Akadama said she hadn’t spoken about the attack in two years and channeled her pain into overeating. She said it was getting harder for her to feel the confidence it took to model, and then the #MeToo movement happened.
“I was silenced for two years,” she said. When she realized that she had always felt a deep connection with animals, she suddenly realized that her feeling of voicelessness was comparable to animals that could not determine their fate. She saw veganism as a way to express this and to process her trauma. “I went vegan overnight and have never looked back,” she said. “I didn’t know anything about veganism, but suddenly I was no longer passionate about modeling. I wanted to become a vegan cook. “
Akadama had loved to cook even as a child; The daughter of a white mother and a Nigerian-born father, she said her cooking was “close to my heart,” especially since her father died when she was 12 and he taught her how to cook. But she certainly didn’t learn anything about veganism from him.
She started experimenting with recipes and brought food to share with her colleagues at the MAC store. When one of them said, “You should sell your food,” she realized they were right and started a vegan food delivery service called Compassion Meals.
Compassion Meals was healthy and filling, she said, but she missed the flavors she remembered from regular meat. She started veganizing fast food dishes, saying that she had seen “a lot of vegan burgers or vegan ribs” and noted that “not a lot of vegan fried chickens are made. … It’s harder to master, maybe because of the batter. It is also more time consuming and a work of love. “
When she came across the concept of fast food fried chicken, she needed a name. When she showed up with Don’t Be Chick’n, she knew that was it; It was the perfect ambiguity to express that your chicken is not a chicken and that no one should be afraid to speak their mind.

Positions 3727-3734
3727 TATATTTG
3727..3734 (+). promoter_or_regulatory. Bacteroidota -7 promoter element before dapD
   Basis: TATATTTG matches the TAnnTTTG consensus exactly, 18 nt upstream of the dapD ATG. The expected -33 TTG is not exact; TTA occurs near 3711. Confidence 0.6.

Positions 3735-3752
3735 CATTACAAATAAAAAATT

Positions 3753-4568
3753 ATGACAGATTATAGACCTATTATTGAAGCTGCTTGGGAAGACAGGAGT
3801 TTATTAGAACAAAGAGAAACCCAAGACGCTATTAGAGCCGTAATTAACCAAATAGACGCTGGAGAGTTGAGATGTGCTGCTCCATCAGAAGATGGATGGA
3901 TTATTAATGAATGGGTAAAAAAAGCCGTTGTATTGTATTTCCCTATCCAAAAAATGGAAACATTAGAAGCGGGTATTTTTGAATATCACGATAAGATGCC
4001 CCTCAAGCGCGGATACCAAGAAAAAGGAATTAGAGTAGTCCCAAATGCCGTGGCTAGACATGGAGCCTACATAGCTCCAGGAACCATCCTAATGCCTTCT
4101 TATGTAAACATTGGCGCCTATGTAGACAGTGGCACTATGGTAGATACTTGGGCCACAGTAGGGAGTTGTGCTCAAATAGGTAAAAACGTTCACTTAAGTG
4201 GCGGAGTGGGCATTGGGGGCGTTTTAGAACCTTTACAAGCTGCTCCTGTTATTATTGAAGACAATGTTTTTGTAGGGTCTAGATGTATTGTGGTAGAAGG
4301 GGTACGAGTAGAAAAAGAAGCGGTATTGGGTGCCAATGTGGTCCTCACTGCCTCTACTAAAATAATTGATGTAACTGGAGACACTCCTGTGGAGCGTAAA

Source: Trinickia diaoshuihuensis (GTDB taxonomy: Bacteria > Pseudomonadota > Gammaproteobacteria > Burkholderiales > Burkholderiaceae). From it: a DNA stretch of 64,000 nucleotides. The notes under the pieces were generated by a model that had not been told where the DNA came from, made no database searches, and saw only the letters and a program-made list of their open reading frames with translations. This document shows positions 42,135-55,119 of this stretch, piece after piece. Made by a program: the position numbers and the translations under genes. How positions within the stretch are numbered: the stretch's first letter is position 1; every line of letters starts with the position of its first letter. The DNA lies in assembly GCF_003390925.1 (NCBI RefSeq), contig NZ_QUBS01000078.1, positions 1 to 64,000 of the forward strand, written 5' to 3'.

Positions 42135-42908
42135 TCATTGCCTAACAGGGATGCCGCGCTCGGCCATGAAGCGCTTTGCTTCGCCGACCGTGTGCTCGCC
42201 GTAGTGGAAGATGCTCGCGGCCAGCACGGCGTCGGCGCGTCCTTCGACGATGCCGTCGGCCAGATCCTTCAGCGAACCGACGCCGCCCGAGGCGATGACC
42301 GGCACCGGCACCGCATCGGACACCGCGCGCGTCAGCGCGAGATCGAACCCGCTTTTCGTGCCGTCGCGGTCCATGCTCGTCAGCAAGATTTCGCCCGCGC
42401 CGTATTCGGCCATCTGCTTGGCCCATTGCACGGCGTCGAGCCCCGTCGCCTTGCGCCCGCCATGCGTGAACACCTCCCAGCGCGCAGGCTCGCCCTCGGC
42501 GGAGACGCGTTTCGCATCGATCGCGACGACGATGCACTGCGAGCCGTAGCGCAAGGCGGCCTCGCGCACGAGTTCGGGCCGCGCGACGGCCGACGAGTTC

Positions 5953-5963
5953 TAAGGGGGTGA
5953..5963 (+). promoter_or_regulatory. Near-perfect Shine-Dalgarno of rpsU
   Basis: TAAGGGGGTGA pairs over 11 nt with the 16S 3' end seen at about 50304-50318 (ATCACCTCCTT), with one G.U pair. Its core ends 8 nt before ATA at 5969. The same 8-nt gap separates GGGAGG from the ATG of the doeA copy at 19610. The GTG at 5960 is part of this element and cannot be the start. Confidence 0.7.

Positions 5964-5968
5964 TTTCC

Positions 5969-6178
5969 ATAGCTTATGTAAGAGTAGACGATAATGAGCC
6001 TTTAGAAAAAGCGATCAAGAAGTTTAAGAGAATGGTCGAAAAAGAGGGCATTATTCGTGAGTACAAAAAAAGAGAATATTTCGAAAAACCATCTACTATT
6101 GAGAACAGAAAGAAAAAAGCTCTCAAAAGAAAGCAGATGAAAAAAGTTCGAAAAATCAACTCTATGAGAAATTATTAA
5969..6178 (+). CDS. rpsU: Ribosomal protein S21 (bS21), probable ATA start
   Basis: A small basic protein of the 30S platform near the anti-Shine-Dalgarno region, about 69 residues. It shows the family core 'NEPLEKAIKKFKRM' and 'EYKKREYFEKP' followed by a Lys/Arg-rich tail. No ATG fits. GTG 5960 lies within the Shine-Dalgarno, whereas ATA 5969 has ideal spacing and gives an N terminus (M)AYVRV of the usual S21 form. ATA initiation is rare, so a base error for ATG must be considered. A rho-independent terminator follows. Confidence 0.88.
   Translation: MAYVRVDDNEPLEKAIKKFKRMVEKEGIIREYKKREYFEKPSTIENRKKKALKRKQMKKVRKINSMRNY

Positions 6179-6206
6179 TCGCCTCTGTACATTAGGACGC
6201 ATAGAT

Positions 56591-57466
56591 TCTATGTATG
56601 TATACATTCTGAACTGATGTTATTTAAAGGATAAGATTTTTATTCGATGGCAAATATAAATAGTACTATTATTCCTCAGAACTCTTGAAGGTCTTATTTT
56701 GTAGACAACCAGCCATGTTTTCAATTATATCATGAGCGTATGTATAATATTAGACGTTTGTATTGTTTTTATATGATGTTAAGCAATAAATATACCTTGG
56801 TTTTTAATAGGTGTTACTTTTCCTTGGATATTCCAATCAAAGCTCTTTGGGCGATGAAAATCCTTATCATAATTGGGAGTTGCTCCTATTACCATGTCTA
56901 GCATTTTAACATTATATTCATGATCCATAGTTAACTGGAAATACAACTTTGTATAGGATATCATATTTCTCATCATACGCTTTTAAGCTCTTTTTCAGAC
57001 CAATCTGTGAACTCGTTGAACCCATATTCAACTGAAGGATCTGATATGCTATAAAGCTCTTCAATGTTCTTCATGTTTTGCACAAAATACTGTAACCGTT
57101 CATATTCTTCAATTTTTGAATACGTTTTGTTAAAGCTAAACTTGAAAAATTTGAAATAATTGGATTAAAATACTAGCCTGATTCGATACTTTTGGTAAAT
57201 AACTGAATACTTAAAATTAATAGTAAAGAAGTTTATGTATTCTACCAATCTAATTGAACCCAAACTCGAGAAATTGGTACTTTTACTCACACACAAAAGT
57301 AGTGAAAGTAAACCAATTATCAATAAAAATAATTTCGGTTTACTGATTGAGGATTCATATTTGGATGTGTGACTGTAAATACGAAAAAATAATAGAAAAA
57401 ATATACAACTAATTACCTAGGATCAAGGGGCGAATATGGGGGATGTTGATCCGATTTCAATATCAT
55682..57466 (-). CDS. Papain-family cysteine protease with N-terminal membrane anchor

She developed a loyal following in her hometown, but all was not well. She posted in September 2020 a video on the Don’t Be Chick’n Instagram accountin which she said a group of white women made false and racist claims about their business to the Sacramento Health Department and the Better Business Bureau in order to shut them down.
In the video, Akadama called the false claims “the dark side of veganism” and said the women created profiles pretending to be black and then posted negative reviews of their company on social media. The alleged harassment was enough to cause them to move Don’t Be Chick’n from Sacramento to Oakland said in a follow-up post. When asked about the conflict, Akadama became visibly emotional and declined to comment, as she would rather focus on the future.
Don’t Be Chick’n reappeared in late 2020, starting with an event on Broadway Au lounge. It has since done a steady business, attracting repeat customers who Akadama greets by name when they pick up their orders.
This personal touch is important to her, she said, and it won’t go away when her food truck hits the market next week. “I have a feeling that everyone I shared my food with in the beginning is now vegan, or at least loves vegan food,” she said, “and that I could help the people around me.”
Don’t be chick’nThe final pop-up on New Parkway (474 24th St. near Telegraph Avenue in Oakland) will be on Saturday June 19 and Sunday June 20 from 11:30 am to 7:00 pm Don’t be chick’n on Instagram for food truck locations from June 26th.